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Push notifications are a useful feature that allow you to interact with your users outside of the normal flow of your app. A notification can be scheduled locally based on conditions such as time or location, or scheduled from a remote service and “pushed” to your device. Regardless of whether you are utilizing a local or remote notification, the general process for handling one is the same:
- Ask your user for permission to receive notifications.
- Optionally make changes to the message before display.
- Optionally add custom buttons for the user to interact with.
- Optionally configure a custom user interface to display the notification.
- Optionally take action based on what the user did with the notification.
What are they good for?
You’d be hard pressed in this day and age to not have seen a push notification at some point. They are capable of many actions:
- Displaying a message.
- Playing a sound.
- Updating the badge icon on your app.
- Showing an image or playing a movie.
- Giving the user a way to pick from a few options.
Anything that a
While you can technically show any type of user interface as long as it fits within the bounds of a notification window, that doesn’t mean you should do so. Always keep user experience in the forefront of your mind when designing a notification. Will your users want to see it, hear it or interact with it?
By far, the most common type of notification used is a remote notification, in which a cloud service, usually a web server, is utilized to tell Apple’s servers that a notification should be built and sent to a device.
APNs utilizes cryptographic validation and authentication to ensure security of your messages.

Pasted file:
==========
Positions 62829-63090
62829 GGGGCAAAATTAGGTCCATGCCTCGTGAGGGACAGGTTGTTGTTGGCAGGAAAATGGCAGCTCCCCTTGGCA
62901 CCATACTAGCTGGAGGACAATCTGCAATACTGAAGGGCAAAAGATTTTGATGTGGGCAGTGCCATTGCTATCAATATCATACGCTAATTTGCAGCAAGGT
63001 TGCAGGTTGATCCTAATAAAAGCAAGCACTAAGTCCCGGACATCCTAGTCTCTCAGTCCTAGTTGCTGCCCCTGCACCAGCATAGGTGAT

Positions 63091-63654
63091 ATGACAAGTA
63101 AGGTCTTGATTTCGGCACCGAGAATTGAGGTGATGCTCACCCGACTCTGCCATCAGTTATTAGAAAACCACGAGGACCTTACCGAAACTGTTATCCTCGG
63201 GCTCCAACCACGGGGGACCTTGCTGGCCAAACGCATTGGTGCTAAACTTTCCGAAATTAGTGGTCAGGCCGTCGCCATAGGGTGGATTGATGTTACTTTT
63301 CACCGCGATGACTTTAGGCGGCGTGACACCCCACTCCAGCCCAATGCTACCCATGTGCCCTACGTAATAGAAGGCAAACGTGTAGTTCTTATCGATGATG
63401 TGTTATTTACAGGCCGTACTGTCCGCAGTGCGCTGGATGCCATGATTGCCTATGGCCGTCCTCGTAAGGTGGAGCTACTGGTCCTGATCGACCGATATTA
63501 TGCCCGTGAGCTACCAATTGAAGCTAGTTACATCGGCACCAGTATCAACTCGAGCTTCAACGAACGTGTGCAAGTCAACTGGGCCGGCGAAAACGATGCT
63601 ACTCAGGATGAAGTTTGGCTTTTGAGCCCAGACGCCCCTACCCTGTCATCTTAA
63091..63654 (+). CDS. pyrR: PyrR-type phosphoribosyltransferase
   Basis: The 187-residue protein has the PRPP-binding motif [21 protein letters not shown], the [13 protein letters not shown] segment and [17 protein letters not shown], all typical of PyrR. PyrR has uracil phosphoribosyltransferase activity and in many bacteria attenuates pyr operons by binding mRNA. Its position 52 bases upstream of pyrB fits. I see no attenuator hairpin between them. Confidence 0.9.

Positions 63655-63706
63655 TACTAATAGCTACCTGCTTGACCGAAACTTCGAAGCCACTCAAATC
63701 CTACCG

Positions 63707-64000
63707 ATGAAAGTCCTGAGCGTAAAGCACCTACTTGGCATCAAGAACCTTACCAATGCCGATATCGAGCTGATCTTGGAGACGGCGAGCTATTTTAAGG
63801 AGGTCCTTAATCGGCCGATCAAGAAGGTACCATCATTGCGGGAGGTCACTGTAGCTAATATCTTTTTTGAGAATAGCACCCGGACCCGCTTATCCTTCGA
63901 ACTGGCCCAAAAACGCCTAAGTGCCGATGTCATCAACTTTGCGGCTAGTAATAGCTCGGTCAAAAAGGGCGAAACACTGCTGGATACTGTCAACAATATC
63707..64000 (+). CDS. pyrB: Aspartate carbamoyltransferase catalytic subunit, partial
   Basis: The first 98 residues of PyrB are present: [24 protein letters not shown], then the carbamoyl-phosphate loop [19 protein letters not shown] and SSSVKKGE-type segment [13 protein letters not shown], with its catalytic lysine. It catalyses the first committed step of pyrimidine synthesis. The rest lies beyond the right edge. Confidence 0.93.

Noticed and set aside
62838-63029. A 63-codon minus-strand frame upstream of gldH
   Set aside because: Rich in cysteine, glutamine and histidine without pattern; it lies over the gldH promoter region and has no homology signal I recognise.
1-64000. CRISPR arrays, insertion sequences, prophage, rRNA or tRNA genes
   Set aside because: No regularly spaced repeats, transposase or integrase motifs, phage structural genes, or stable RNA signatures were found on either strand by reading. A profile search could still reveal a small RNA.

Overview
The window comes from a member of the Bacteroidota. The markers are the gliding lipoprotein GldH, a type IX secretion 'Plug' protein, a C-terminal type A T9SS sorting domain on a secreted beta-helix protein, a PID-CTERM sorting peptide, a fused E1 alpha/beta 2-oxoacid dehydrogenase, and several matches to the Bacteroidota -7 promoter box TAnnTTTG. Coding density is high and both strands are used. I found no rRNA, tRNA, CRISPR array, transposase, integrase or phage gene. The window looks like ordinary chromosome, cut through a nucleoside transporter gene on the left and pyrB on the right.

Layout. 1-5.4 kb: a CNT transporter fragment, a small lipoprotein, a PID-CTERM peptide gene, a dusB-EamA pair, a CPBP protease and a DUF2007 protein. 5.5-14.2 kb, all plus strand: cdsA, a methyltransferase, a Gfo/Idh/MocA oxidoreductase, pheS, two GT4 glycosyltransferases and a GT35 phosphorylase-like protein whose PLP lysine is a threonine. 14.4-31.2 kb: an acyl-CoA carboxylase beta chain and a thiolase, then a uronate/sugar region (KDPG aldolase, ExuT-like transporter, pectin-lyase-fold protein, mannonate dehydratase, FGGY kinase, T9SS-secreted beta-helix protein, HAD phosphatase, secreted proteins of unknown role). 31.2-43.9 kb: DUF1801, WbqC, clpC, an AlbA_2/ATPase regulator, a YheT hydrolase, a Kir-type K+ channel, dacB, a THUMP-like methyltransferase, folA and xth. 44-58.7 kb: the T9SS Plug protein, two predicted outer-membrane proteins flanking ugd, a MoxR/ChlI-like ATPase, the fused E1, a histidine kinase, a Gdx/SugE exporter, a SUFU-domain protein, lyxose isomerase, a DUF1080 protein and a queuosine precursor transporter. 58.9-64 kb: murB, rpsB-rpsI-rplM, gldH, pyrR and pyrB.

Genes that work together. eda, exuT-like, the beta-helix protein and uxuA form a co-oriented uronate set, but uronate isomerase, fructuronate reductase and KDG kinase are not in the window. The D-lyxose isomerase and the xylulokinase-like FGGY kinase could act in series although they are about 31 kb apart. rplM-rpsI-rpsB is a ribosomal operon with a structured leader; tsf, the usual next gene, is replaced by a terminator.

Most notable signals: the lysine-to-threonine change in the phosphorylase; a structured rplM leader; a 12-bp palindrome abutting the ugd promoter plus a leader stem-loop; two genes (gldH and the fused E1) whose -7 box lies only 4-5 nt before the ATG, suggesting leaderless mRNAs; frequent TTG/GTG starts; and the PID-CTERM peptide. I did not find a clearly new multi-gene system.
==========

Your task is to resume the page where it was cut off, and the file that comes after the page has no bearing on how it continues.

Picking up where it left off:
Notification message flow
It is important to understand the steps between registering your app with the Apple Push Notification Service and the user actually receiving a notification.
A local notification is created and scheduled on the device, as opposed to being sent to the device from a remote provider. A local notification allows all the same features as a remote notification. The only difference is that a local notification is triggered based on a set amount of time passing, or entering/exiting a geographical area, as opposed to being pushed to the device.
While it’s easy to think of notifications as being in a type of sandbox of their own, there’s no reason to exclude other iOS-provided features to enhance your app, such as location services. You can employ location services by tying a remote notification to a user’s location. You may decide to send coupons to your customers, but only in a specific geographical area. Perhaps a guest author is reading at the local bookstore and you want to let your app’s users know about it, but only if they live close enough to make it worthwhile.
- Push notifications allow you to interact with your users outside of the normal flow of your app.
- A notification can be scheduled locally based on conditions or from a remote service and “pushed” to your device.
- Remote notifications are the most common type, and they use a Cloud service to determine that a notification should be built and sent to the device.
- Notification messages remain secure because APNs utilizes cryptographic validation and authentication.
- A local notification is created and scheduled on the device, as opposed to being sent to the device from a remote provider.
Where to go from here?
This chapter has been the first step in your journey to understanding the many facets, opportunities and challenges of leveraging push notifications.